Review of Benjamin’s Tossa jute

With lots of new people currently getting into rope in London one of the most common questions I encounter is, “what rope should I buy?” It’s not an easy question to answer directly because there are so many pros and cons to different ropes, and it’s primarily down to personal choice. For these reasons, the following “review” is an attempt at giving an description of the physical characteristics of a very well-treated jute rope from a local south of England-based supplier.

Benjamin sources his raw jute ropes from Esinem (who essentially supplies almost all the high quality jute you can buy in the UK) and treats the ropes according to his own formula. The technique basically involves burning off the rope fuzzies, boiling the rope, drying it properly, softening it over a carabinier and finally applying a special paste made from a blend of pure camellia oil and beeswax. You could of course try doing all this yourself but it takes a lot of practise to get good results consistently, and you need space to dry the ropes under tension to prevent them from shrinking.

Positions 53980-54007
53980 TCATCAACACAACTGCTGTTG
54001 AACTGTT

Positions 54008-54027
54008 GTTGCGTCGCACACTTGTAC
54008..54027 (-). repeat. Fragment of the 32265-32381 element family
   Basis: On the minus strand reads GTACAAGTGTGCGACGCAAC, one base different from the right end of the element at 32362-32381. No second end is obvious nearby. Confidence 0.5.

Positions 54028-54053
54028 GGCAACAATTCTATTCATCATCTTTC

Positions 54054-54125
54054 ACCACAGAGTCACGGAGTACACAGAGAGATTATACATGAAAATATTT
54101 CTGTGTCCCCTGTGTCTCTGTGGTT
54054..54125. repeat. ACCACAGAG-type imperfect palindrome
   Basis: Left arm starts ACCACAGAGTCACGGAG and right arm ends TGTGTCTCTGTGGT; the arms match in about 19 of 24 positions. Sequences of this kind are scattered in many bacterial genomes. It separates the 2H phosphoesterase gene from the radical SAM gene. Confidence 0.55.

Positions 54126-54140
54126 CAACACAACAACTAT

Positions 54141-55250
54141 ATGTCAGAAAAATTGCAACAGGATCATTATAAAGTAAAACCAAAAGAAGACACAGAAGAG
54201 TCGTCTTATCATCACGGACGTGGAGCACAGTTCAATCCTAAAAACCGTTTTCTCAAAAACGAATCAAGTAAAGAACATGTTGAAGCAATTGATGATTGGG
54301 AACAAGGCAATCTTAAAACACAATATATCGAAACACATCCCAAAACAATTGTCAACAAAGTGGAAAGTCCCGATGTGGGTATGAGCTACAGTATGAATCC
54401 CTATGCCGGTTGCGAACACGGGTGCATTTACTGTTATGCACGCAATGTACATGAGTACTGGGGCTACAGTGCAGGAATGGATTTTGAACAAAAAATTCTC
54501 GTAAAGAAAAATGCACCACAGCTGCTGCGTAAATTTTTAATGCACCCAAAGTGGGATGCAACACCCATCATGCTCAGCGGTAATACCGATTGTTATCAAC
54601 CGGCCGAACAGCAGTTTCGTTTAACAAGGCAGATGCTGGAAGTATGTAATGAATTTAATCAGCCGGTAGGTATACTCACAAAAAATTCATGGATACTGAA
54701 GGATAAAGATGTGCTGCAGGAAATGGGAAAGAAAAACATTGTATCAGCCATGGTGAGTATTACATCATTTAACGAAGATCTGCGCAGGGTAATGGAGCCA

Benjamin's Rope

The first thing I noticed about Benjamin’s tossa jute is how different it felt from Esinem‘s, despite being the same source rope. The surface of the rope is far smoother, so it slides through the hands easily. If you prefer a slightly rougher rope try Jakara or Esinem. There is just a hint of the oil/wax paste present on the surface of the ropes when you first get them, but this goes away soon after you start using them (I think it either sinks in, or the excess rubs off).

The rope also feels very flexible, and it almost feels like the weave has been slightly loosened by treatment. Personally, I like this because I prefer looser weave ropes, however I know many riggers prefer a tight weave. This is a two ply rope, so the weaves keep their twist naturally, making it a very low maintenance rope and therefore good for people starting out.

Benjamin’s tossa jute is available in both golden and blonde colours. I have only personally tried the gold version but I think the blonde version is of the same high quality.

Reviews of other types/sources of rope will be posted as we try them.


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